Permissions

When you need permission

As a student or researcher, Copyright Owner's Permission may be required in a number of situations, including the following:

  • you want to copy more than is allowed under fair dealing
  • you want to use unpublished material such as letters, emails, photographs
  • you want to use material beyond the scope of your role as student. For example if you want to publish your thesis, or enter your assignment in a competition, any copyright material which was included under fair dealing for research and study for your studies, would require permission from the copyright owner for this new use
  • you want to present a play in a public setting, such as to parents and friends. 

Obtaining permission to copy a work is a matter of negotiation with the copyright owner, who is under no legal obligation to allow the copying. They may refuse permission, or grant permission subject to conditions. These conditions often require a specified acknowledgment of the source of the work and may include payment of a fee.

Obtaining permission

Correspondence with the copyright owner, whether by email or letter, should cover the following and be kept on file:

  • Your name and contact details.
  • The copyright owner/s name and contact details.
  • Detail of the material to be copied or communicated, such as which part or parts of the work you want to copy, page numbers, chapter titles and any artworks included.
  • An outline of how the material is to be used and how many copies will be made.
  • Specify how long the permission lasts: whether it's a one-off copy or if the material will continue to be copied and used over a set period of time.
  • If changes are made to the material, explain the changes and why those changes are important to you.
  • Identify how the copyright owner or the work will be acknowledged.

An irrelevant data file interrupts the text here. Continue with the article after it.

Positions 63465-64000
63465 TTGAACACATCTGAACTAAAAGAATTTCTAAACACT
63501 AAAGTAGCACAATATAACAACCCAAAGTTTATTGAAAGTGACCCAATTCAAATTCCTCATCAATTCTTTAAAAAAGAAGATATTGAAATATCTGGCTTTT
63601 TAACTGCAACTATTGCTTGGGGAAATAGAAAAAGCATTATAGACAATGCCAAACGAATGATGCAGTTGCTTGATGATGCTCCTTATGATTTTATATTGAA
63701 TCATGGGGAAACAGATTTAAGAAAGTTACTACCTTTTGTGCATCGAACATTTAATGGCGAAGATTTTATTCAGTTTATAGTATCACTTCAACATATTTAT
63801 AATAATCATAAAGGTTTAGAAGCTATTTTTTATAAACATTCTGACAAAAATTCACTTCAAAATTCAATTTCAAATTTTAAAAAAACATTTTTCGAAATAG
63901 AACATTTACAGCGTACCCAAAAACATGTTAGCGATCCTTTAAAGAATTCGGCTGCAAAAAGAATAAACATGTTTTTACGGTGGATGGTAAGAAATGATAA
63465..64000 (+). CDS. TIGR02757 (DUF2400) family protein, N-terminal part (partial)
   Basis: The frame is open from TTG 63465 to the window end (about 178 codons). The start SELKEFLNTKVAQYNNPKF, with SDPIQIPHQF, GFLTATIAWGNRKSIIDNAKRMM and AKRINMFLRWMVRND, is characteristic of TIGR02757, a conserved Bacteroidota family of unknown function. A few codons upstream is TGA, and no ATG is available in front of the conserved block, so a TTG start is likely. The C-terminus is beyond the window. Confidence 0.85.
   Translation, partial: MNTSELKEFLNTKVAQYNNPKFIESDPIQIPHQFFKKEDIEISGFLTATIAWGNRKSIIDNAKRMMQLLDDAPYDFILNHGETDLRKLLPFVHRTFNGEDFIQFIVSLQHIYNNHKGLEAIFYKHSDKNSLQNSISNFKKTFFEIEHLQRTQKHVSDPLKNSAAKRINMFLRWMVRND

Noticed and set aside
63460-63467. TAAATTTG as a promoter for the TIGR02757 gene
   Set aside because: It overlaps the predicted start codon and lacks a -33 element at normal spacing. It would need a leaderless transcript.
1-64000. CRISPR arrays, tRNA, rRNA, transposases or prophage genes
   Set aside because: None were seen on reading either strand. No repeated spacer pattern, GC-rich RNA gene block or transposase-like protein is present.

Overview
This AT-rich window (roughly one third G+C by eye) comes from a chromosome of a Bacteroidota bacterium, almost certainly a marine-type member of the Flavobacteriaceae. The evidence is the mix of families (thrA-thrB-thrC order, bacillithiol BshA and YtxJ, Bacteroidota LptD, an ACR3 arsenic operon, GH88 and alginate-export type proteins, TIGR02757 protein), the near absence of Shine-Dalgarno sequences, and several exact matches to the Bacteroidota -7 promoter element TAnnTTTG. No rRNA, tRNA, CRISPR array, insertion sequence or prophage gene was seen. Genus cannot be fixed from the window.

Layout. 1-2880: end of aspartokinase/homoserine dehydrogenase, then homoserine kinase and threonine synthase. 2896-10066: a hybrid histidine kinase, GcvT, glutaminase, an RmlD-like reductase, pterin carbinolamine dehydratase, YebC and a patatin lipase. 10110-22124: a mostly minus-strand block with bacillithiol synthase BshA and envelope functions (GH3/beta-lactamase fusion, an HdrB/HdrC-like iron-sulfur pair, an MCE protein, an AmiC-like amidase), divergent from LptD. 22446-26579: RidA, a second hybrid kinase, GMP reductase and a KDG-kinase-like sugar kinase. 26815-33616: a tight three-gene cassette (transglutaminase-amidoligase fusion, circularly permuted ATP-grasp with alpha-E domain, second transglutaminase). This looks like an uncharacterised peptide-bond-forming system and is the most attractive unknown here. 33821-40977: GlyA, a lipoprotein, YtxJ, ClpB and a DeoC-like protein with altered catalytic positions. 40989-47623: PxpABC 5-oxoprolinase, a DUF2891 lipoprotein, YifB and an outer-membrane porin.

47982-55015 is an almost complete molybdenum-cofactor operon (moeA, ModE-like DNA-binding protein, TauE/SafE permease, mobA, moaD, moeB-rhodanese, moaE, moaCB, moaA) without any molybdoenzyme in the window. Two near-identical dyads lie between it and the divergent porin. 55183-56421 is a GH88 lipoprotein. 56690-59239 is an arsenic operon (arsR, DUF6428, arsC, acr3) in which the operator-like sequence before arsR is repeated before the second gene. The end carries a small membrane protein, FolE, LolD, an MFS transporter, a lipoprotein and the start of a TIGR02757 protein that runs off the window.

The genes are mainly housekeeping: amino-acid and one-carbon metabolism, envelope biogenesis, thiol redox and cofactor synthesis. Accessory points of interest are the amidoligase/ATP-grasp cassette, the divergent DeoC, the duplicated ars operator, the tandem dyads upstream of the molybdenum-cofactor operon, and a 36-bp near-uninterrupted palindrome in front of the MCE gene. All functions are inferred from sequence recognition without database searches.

Identifying the copyright owner

While the author/first creator of a work may be the copyright owner, copyright is sometimes owned by an employer, or may have been assigned to publishers. Some works may contain multiple copyrights. For example a music CD may have copyright in the lyrics, copyright in the musical works, the arrangement of the works, the performance of the works, as well as copyright in the actual sound recording. If you request permission from one owner, do not assume that this will mean all concerned parties have authorised the use. If you are in doubt, expressly ask if there is anyone else from whom permission should be sought.

Contacting the copyright owner

Copyright owners can be difficult to trace or may simply not respond, so allow plenty of time to make contact, and be prepared to use an alternative strategy, such as only referring to the work, or using a different resource, if contact cannot be made. Publishers and other organisations which manage copyright often have a website to facilitate permission requests. Alternatively, collecting societies may have information about copyright owners and how you can ask for permission, or may even be able to license use of the material:

Orphaned works

Orphaned work refers to material which is still under copyright but whose copyright owners are difficult to trace, e.g. where the author has died, or a company has ceased to operate. Locating the owner of the orphaned work and obtaining permission to use the material, in these circumstances, can prove to be difficult or impossible.

Other considerations

Make sure you comply with any conditions the copyright owner has placed on the permission.

It is advisable to note 'Reproduced with permission' (or similar) with the material's citation, to save further investigation.